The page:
The way the Kreiner sisters deal with the hassles of the circuit is by applying to them a no-nonsense, blunt outlook that they no doubt acquired in their hometown. Timmins is a raw mining city that sits in the bush like an accident halfway between Lake Huron and James Bay. Its people, like its architecture, tend to a simple and solid style. But one route out of the bleak life the city promises lies through the wilderness that creeps right up to Timmins’ back doors. The Kreiner girls chose that path.

“From the time they were little kids, they spent all their time in the bush,” the girls’ mother says. Mrs. Kreiner is a casual, rumpled, likable woman who has filled the Kreiner house with her own brightly colored primitive paintings. “They used to trap rabbits and go swimming in Gillies Lake just behind our house. They made friends with the deer, and they loved camping out.”

Skiing was their father’s inspiration. He is Dr. Harold Kreiner, and he moved to Timmins 24 years ago from southern Ontario to set up a medical practice and raise his six children (Laurie and Kathy are the youngest). A ski fan (he served as the National Team’s official doctor at the 1968 Olympics) and fairly well-todo, Dr. Kreiner was one of the leaders

“I’ll stay at skiing until I win,” says Laurie Kreiner, brimming with new confidence. “Then I’ll win some more”

in grooming Mount Kamiskotia, 12 miles north of town, into a usable ski hill. The “mountain” hardly measures up to international standards since its vertical drop is a mere 350 feet, about one quarter the size of a competitive hill, but as Laurie says, “It’s a great place for a young kid to start on and it’s where Kathy and I learned not to be afraid.”

The girls turned out to be naturals at the sport, and as early as 1969 Laurie stunned Canadian ski officials by winning a race in the Canadian Championships at Whistler Mountain in BC. She was a mere 14. She joined the Canadian team touring in Europe in 1970, and while she was away Kathy took over the role back home of the kid who stunned the ski world. Her Canadian victories earned her a spot on the European touring team in 1971, and the following season both girls competed in the Olympics at Sapporo where Laurie had her finest moment, missing a bronze medal in the giant slalom by an eyelash. After Sapporo and after strong showings in ’73 came the 1974 season with its one impossible high and its plunging lows. It was for both girls, though probably more for Laurie, a year to test whatever qualities — courage, endurance, determination — make a world skier. Were the Kreiners driven enough to be great?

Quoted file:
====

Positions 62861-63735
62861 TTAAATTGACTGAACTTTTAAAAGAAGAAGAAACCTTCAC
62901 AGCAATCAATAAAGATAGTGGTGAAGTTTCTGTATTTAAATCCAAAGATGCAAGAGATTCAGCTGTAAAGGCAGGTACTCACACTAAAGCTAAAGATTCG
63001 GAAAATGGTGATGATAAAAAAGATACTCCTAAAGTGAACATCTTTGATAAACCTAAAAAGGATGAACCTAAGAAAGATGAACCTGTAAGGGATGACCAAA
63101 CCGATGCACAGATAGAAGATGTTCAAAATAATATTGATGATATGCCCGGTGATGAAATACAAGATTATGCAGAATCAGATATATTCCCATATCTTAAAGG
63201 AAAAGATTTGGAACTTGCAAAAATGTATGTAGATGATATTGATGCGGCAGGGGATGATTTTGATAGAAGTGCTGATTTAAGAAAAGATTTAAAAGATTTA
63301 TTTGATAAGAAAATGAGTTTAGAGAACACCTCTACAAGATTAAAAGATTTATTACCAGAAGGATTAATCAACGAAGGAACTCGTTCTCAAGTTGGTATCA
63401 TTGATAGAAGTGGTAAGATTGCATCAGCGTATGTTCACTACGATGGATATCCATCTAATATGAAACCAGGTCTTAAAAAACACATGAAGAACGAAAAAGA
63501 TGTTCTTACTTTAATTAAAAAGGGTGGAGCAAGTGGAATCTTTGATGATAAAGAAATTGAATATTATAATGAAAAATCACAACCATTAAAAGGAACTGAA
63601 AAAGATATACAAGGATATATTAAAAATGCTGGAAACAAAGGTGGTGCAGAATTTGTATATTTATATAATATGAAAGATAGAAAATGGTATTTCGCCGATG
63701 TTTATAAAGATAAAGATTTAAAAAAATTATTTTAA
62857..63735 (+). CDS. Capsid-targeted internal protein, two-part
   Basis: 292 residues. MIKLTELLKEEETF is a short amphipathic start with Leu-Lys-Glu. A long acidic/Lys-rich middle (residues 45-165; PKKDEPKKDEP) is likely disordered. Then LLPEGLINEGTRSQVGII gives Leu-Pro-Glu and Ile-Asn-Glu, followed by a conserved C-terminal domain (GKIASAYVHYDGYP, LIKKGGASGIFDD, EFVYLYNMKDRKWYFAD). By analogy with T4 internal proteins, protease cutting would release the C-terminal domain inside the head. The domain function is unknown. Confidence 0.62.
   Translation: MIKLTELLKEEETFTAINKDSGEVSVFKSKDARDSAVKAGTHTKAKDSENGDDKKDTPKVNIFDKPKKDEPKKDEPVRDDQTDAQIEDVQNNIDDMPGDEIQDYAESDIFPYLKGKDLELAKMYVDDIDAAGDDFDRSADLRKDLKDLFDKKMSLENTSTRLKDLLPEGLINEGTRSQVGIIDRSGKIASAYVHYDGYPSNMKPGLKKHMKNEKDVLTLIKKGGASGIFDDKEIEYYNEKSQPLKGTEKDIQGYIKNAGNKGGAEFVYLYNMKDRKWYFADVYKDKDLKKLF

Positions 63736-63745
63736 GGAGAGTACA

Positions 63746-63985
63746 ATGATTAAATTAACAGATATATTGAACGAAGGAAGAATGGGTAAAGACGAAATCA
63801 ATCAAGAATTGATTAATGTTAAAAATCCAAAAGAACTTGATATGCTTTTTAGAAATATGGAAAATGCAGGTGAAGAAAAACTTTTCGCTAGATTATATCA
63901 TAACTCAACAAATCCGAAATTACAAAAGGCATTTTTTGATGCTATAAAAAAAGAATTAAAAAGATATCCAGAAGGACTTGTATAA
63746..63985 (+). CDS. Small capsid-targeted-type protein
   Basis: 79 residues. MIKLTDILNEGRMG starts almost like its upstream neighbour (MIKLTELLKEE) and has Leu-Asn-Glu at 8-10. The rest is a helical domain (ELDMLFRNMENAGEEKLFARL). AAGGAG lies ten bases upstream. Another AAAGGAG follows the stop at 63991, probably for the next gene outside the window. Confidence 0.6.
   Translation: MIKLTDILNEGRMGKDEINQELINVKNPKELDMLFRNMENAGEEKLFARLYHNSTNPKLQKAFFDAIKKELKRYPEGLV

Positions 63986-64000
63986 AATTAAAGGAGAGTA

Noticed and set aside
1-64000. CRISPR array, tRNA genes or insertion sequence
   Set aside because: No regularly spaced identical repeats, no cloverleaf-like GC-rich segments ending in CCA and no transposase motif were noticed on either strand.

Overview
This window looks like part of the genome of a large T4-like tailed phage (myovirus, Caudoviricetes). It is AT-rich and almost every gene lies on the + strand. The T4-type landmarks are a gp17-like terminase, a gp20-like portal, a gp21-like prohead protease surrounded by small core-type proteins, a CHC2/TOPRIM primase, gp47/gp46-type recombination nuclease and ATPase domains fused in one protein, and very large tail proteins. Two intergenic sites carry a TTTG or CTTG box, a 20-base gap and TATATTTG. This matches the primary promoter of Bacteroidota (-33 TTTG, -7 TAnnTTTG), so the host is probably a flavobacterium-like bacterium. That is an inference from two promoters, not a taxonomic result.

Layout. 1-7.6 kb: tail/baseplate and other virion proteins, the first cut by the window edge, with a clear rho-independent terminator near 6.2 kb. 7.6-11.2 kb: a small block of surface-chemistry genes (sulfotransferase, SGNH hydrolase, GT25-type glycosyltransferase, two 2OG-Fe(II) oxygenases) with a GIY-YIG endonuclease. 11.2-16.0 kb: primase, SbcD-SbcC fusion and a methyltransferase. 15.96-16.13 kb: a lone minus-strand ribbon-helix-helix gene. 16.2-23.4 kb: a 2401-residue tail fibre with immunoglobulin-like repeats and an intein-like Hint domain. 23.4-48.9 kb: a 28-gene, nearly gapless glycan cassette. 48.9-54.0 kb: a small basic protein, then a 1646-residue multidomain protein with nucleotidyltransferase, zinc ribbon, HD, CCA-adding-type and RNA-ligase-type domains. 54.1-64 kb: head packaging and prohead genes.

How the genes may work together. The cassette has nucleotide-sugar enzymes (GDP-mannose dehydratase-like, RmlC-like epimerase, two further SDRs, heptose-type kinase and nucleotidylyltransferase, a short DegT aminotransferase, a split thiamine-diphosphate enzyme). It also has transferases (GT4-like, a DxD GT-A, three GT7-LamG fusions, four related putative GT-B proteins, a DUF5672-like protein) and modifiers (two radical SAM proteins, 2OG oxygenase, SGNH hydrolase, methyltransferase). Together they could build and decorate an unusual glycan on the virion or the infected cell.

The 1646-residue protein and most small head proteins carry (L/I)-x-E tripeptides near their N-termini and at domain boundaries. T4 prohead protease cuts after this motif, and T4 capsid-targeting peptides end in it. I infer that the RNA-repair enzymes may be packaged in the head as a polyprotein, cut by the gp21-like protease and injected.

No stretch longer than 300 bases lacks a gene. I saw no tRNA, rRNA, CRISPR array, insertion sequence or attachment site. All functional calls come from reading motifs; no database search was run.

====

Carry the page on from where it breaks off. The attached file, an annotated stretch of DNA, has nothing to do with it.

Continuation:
After her troubles, Laurie turned for therapy to Al Raine. He is Nancy Greene’s husband, a former Alpine skiing program director for the National Team, and, as the Canadian journalist puts it, “Raine’s the one person who seems to be able to get inside Laurie’s head.” Raine flew to Europe to offer guidance to Laurie, and at the end of the season he and his wife took Laurie for a week of relaxed skiing and informal coaching at their place in BC’s massive hills, the Bugaboos. The treatment apparently worked.

“Out there,” Laurie says, “I got the fun back into skiing. Now I can look at things differently. I can wipe out last season and get back to winning.”

Kathy’s job of rehabilitation was more visible. Her self-administered pep talks took effect and, back in North America late last winter after the European meets, she registered a victory in the Canadian championships at Mansonville, Quebec, and came up with a respectable showing, as did Laurie, in races at Vail, Colorado. Kathy finished the year with 70 World Cup points, the highest of all Canadian women and tied for ninth overall among the world’s women skiers. “Nothing like what hap-

pened to Laurie, having almost a whole year go bad, has ever happened to me,” Kathy said in Timmins. “I get better every year.”

And Laurie’s attitude has now assumed the same confident ring. “I’ll stay at skiing until I win,” she says. “Then I’ll win some more.”

All of which indicates that the Krei-

ners promise big things, especially medals colored gold, silver and bronze, on the European ski circuit this winter. Can they deliver? For a hint of an answer, think back to the January afternoon in Pfronten, West Germany, when the kid nobody knew much about wiped out all those wonder women of the international circuit. V?